Boreholes aren’t boring!
Work experience student Patrick visited BGS to learn more about being a professional rock lover.31/07/2023 By BGS Press
First and foremost, I’m Patrick and studying chemistry, geography and maths at A Level. For a week in July 2023, I was on work experience at BGS. I’ve had a passion for geology since I was brought to the Keyworth site for BGS open days, and I’m now intending to pursue a career in the subject.
The theme for week followed the journey of a borehole through BGS, which led to engaging with many areas and activities, including:
- a tour of the National Geological Repository (aka the Core Store)
- an introduction to 3D scanning of fossils with Simon Harris, the collections conservation and digitisation manager
- digital borehole logging and some 3D modelling with Steve Thorpe, a geospatial data specialist
- meetings with members of communications team — Lee, Penny, Jade and Michael
- chatting with PhD student Ellis Hammond about his research on new digital tools to help speed up the redevelopment of brownfield land
- an introduction to the Core Scanning Facility and digital borehole data with petrophysicist Mark Fellgett
The borehole journey through BGS starts with sinking a borehole into the ground using specialised rock coring equipment. Borehole depths can range from 5 to 5000 m into the ground, each one providing unique insights into the world beneath our feet. A special drill bit is used to collect a core of the rock, which is then extracted, packaged up and transported back to the National Geological Repository at BGS Keyworth, where it’s registered.
The rock core is logged during a visual inspection of the different rock layers present in the sample. Many of the borehole logs and cores at BGS are from before the age of computers, handwritten on paper from as early as the mid-1800s. These older, handwritten logs are currently being converted into digital logs, with further scans being taken of the paper copies. They can then be input into software to build 3D models of the subsurface or used to create large-scale maps of the geology below our feet.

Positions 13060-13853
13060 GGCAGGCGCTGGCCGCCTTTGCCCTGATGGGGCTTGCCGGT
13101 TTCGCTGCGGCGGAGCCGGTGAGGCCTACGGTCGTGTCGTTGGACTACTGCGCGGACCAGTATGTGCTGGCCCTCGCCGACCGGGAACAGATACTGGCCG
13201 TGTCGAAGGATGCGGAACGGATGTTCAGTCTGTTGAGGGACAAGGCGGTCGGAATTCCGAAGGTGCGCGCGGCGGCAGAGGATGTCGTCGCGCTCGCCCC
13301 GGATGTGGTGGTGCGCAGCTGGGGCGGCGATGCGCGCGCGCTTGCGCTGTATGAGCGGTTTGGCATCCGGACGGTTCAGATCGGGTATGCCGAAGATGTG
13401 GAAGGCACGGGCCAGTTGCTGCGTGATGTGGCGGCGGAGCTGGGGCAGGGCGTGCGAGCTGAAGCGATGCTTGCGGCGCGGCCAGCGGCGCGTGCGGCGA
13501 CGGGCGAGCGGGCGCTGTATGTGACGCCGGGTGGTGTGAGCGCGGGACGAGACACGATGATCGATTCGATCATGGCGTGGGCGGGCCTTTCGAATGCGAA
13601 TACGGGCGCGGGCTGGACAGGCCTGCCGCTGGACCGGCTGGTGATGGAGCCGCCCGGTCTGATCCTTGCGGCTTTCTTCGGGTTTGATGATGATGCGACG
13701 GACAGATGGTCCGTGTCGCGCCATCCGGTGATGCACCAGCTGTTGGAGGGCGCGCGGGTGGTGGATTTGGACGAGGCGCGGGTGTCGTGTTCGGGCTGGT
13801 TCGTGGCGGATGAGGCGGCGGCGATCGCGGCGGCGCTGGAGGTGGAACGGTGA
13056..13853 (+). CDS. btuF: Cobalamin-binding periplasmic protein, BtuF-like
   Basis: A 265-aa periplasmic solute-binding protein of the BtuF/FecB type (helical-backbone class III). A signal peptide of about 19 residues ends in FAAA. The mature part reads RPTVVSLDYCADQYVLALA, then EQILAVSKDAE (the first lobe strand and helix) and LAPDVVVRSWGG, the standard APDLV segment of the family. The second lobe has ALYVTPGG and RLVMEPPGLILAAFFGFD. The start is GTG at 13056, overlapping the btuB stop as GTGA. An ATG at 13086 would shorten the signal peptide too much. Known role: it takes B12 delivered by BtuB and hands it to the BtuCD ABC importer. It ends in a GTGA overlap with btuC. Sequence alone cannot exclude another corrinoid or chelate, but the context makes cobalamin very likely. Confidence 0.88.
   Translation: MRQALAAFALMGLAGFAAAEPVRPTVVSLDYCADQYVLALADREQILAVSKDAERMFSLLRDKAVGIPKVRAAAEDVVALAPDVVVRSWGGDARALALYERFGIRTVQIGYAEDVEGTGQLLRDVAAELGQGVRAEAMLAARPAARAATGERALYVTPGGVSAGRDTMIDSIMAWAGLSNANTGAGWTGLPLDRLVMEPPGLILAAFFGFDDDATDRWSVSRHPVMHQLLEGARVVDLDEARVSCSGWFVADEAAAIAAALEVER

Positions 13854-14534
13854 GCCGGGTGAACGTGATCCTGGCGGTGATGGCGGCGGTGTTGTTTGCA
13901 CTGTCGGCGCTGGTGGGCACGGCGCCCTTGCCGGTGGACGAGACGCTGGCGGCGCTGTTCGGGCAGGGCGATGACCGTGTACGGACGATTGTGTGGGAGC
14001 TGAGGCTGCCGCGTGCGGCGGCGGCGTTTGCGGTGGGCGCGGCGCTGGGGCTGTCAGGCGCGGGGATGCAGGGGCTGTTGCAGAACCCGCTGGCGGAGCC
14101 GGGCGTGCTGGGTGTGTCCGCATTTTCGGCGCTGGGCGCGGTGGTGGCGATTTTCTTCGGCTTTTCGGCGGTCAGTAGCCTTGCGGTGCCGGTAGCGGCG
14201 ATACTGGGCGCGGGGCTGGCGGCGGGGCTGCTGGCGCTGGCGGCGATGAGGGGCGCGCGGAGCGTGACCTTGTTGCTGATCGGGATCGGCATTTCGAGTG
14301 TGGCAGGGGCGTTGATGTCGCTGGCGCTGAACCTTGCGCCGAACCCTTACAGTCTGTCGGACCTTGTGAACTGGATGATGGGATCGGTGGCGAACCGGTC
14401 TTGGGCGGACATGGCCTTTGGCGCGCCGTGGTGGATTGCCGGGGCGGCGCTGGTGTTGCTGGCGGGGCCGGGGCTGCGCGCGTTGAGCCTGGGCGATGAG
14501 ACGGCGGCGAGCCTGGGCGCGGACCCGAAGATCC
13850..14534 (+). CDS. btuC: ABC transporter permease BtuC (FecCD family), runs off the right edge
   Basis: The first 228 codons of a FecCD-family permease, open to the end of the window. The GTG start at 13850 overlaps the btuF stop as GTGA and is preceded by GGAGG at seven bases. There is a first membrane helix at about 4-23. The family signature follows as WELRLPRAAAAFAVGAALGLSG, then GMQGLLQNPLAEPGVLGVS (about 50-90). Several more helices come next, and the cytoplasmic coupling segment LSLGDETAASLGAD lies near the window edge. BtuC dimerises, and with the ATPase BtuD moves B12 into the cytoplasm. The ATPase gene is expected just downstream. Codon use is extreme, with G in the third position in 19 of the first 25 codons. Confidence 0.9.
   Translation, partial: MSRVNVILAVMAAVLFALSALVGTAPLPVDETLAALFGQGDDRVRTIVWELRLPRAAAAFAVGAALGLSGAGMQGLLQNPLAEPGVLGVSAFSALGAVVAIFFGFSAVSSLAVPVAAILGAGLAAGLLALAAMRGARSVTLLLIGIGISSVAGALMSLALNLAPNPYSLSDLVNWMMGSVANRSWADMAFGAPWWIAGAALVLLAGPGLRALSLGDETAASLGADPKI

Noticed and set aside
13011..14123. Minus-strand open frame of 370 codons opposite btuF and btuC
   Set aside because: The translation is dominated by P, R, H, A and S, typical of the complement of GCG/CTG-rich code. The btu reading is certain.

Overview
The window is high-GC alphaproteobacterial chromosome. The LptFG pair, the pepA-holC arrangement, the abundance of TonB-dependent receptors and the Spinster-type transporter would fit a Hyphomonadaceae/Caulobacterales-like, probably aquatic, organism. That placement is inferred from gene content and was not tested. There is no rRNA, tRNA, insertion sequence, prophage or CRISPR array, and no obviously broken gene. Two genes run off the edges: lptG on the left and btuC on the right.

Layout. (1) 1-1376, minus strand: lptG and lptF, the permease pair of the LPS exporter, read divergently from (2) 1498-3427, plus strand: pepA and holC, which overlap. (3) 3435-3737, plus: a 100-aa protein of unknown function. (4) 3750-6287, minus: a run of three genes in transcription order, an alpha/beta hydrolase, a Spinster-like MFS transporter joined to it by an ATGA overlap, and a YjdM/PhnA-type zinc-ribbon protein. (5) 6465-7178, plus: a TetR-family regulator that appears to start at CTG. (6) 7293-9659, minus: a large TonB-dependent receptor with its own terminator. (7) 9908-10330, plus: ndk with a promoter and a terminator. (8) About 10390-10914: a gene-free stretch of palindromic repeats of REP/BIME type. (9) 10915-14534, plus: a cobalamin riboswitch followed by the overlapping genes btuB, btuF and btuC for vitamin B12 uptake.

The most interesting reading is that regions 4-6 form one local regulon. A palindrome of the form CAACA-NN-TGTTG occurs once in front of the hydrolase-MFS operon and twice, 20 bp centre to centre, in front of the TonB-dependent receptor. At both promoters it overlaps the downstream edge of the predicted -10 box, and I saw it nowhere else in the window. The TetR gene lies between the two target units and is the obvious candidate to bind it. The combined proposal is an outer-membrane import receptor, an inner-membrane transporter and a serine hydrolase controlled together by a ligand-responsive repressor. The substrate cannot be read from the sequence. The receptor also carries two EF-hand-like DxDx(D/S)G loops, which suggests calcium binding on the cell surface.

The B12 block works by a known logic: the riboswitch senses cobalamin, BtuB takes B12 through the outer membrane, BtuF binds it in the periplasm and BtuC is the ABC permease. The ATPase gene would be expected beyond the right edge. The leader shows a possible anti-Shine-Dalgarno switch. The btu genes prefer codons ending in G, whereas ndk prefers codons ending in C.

The core is then scanned, photographed and tested to gather data on its properties. For example, gamma rays can be used to test the density of a rock, P-waves can be used to measure the porosity, and X-rays, infrared spectroscopy and some chemical tests develop a picture of the rock’s properties.
Borehole data is being used to inform the transition to net zero. BGS researches the properties of rocks and the subsurface environment to work out if they can be used to store large quantities of carbon dioxide (CO2) emissions from industry and power generation. This area of applied research is called carbon capture and storage (CCS) and the technology is a means of reducing the amount of CO2 that is released into the atmosphere.
CCS is the process of injecting CO2 under high pressure (so it is more like a liquid than a gas) into porous sedimentary rocks in areas such as old oil or gas fields, which are then filled with salty water. Boreholes are key in deciding which areas are suitable for CCS, as they allow scientists to work out which rocks can store CO2, how much CO2 they can hold and whether it is likely to escape in the future.
Boreholes are also used to access geothermal energy present underground, for example using the water from abandoned mines. This water can store plenty of heat, depending on a range of factors. The water is pumped up to the surface where the heat can be extracted and used to provide a sustainable heat source. This reduces the need for CO2-producing fossil-fuel power plants.
All in all, my week at BGS has been valuable in demonstrating the fascinating research that occurs here, and the broad range of skills that people need to conduct it. It has given me plenty of motivation to aim for a career in geology. nassive thank you to Dr Darren Beriro for organising my visit and to Steve Thorpe and Mark Fellgett for looking after me on a day-to-day basis.